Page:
The venerable 17’ aluminum canoe put hundreds of thousands of people on the water from just after World War II. Brands like Grumman, Osagian, Smokercraft, and Alumicraft dominated the canoe scene in the 1950's, displacing the venerable wood and canvas canoes. Maintenance free and unaffected by UV, millions of miles passed beneath their hulls. Scout camps and outfitters stacked them like cordwood.
The unintended consequence of a 17-footer is that people believed that there was something magical about that length of boat. Looking at the origins of the canoes, there’s no inherent reason for choosing 17 feet.
Indeed, when you look at the older wood and canvas canoes, length varies considerably. A quick look at the Chestnut Canoe Company catalog from 1925 has canoes at 11’, 12’, 14’, 15’, 15’3” 16’, 16’6”, 17’, 17’9”, 18’, 20’, and 22’. I happen to own a 22’ Chestnut Ogilvy. Seats four plus gear.
So why do most people think tripping boats have to be 17’ or longer?
I think it’s because that’s what outfitters and camps use much of the time. Many people were introduced to paddling by way of camps and outfitters, so that makes sense it carried over into their way of thinking. I have to admit that 30 years ago, I felt the same way without thinking about it too much. That’s what tripping boats are.
After my kids were big enough to add some horsepower, we switched from one big boat to two smaller 16 footers. Easier to carry and easier to portage, we found that two 16 footers were perfect for us.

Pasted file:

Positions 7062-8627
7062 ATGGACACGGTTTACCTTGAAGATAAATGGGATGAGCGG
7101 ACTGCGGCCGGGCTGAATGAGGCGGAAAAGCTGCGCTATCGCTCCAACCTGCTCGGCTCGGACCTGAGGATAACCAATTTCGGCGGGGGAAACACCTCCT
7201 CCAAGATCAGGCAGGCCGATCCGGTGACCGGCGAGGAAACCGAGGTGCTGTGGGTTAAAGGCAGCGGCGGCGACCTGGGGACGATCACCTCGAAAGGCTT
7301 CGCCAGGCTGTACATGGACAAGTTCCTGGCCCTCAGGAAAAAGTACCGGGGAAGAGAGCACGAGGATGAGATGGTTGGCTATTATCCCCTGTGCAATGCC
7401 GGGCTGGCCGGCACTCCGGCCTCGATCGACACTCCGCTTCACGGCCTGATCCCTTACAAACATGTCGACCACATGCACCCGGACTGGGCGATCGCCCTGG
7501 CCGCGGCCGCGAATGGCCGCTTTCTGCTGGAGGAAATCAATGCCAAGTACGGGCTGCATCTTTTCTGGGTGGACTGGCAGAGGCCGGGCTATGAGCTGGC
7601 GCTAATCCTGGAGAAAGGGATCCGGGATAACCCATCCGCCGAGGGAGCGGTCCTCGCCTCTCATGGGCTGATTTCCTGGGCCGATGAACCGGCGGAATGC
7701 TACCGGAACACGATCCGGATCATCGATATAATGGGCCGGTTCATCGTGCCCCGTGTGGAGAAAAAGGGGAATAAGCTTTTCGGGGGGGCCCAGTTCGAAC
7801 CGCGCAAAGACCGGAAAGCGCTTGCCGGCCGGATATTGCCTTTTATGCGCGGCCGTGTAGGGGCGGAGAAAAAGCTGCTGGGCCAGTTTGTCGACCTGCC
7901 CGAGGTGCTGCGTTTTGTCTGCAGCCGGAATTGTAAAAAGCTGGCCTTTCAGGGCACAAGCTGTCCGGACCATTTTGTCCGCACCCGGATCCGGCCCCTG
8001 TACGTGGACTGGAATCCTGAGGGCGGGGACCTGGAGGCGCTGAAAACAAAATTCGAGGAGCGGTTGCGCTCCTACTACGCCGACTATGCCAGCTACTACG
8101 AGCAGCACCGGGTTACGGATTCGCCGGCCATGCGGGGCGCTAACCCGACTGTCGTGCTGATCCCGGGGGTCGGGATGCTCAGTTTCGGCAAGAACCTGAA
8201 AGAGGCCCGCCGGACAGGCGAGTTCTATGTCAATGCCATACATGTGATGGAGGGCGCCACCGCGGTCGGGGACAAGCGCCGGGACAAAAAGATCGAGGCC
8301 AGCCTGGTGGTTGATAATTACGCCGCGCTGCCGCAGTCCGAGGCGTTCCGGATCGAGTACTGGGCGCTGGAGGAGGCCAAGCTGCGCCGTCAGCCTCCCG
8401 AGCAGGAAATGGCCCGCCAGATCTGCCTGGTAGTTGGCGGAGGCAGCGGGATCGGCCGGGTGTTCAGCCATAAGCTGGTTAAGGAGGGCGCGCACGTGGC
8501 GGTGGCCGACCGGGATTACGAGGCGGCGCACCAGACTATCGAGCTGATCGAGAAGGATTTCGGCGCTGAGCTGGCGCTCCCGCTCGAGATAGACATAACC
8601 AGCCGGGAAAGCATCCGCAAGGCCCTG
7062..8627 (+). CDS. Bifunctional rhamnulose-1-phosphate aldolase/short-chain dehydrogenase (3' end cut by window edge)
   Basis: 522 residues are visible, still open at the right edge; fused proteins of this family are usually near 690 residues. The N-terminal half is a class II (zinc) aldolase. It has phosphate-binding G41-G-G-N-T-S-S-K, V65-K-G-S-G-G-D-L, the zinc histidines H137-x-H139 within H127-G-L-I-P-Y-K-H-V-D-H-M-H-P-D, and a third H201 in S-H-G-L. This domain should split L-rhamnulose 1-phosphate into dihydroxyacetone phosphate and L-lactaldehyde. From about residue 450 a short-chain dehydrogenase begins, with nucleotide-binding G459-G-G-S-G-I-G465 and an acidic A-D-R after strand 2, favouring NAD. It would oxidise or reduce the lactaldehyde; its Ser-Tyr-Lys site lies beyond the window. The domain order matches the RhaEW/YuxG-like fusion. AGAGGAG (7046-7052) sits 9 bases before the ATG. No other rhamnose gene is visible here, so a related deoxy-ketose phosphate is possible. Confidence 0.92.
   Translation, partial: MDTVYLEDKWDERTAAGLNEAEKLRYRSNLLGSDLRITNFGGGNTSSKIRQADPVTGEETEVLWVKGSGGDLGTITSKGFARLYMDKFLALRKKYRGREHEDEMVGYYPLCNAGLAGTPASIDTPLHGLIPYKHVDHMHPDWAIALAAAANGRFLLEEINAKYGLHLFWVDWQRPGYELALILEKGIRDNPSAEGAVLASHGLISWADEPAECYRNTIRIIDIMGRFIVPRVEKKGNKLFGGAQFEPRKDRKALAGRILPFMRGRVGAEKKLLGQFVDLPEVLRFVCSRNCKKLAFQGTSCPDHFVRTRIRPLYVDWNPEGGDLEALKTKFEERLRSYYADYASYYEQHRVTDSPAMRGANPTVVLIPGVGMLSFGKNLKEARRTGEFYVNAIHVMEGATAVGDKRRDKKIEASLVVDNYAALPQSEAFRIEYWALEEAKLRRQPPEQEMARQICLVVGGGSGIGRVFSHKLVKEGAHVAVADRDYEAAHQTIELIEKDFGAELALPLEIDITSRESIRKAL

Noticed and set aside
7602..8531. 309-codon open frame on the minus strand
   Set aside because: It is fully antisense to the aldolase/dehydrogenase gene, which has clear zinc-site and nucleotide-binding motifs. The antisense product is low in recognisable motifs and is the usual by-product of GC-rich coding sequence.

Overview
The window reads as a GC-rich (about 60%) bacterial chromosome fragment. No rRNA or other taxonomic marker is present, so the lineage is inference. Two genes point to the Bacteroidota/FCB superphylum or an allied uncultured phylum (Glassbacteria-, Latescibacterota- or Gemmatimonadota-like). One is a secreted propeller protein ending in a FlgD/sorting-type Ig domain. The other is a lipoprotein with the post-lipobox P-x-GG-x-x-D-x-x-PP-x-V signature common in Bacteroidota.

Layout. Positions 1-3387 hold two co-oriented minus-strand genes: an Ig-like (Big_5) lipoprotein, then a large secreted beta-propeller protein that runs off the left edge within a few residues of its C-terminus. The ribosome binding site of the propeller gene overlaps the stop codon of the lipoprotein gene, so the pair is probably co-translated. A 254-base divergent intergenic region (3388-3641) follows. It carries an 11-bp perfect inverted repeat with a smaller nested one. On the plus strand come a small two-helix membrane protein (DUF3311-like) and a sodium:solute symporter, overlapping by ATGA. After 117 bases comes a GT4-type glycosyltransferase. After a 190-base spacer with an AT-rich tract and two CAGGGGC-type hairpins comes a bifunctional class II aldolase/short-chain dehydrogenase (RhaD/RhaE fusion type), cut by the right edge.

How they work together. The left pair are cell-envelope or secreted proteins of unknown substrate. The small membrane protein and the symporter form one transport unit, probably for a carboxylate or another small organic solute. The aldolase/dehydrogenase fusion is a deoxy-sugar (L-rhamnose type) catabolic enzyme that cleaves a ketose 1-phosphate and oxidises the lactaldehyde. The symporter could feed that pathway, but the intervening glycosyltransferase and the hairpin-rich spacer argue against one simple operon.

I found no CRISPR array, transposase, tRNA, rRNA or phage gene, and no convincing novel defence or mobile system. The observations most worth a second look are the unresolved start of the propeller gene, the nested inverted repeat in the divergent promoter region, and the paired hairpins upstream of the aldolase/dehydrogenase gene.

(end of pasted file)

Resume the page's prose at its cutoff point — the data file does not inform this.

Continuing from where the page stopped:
There are significant advantages to a shorter boat. Obviously, they weigh less than a longer canoe. They are easier to portage through brush and woods as they don’t stick out as far. Many of them are easier to paddle solo, should that be desirable. They also have less wetted surface area, which makes them more efficient. Not faster, but more efficient at a brisk walking speed. That’s how fast I like to go.
There are some disadvantages, of course. A 16-footer is slower than a 17, all things being equal. That’s important if you need to get off the water quickly in case of a storm. All things being equal, a 17’ might have more capacity than its smaller sibling. But not necessarily.
As a general observation, Canadians paddle with shorter boats, The venerable Prospector was made in 15’ to 18’ lengths, but the most common by far is the 16’. It has a lot of capacity - half a ton. That’s two average sized people, let's say 350 pounds, plus 650 pounds of gear. Unless you’re packing gold dust, it’ll be hard to put that much weight in the boat.
Many 16 footers have enough capacity for a moderate load. Boats like the Nova Craft Pal, Northstar Pearl/Northwind 16, Esquif Huron 16, Wenonah Adirondack, and the Swift Keewaydin 16 are all perfectly suited for tripping, Only one lists a weight limit: 800 pounds. But they’re all about the same size, so that’s not a bad frame of reference.
But let’s say we want a little more margin of error and say, for argument’s sake, 600 pounds. Let’s break that down.
Paddle One: 200 pounds
Paddler Two: 150 pounds.
Big Pack 1: 75 pounds
Big Pack 2: 75 pounds
Small pack, fishing gear, a few paddles, and whatever else: 50 pounds.
That’s a generous 550 pounds.
You might say “But Darren, that’s slower than a 17-footer. I want fast!”
I would respond, “No, you want efficient. You don’t want to go fast.” You don’t want to be exhausted when you get to camp. Even if you get there a few minutes later, since the maximum hull speed between a 16- and 17-foot boat is .2 miles per hour. Point two.
Besides, last one off the water wins.
Consider the weight savings, the cost savings, and the increased versatility of a smaller tripping boat. Most of my boats are shorter, lighter, and more playful, that’s why I love them.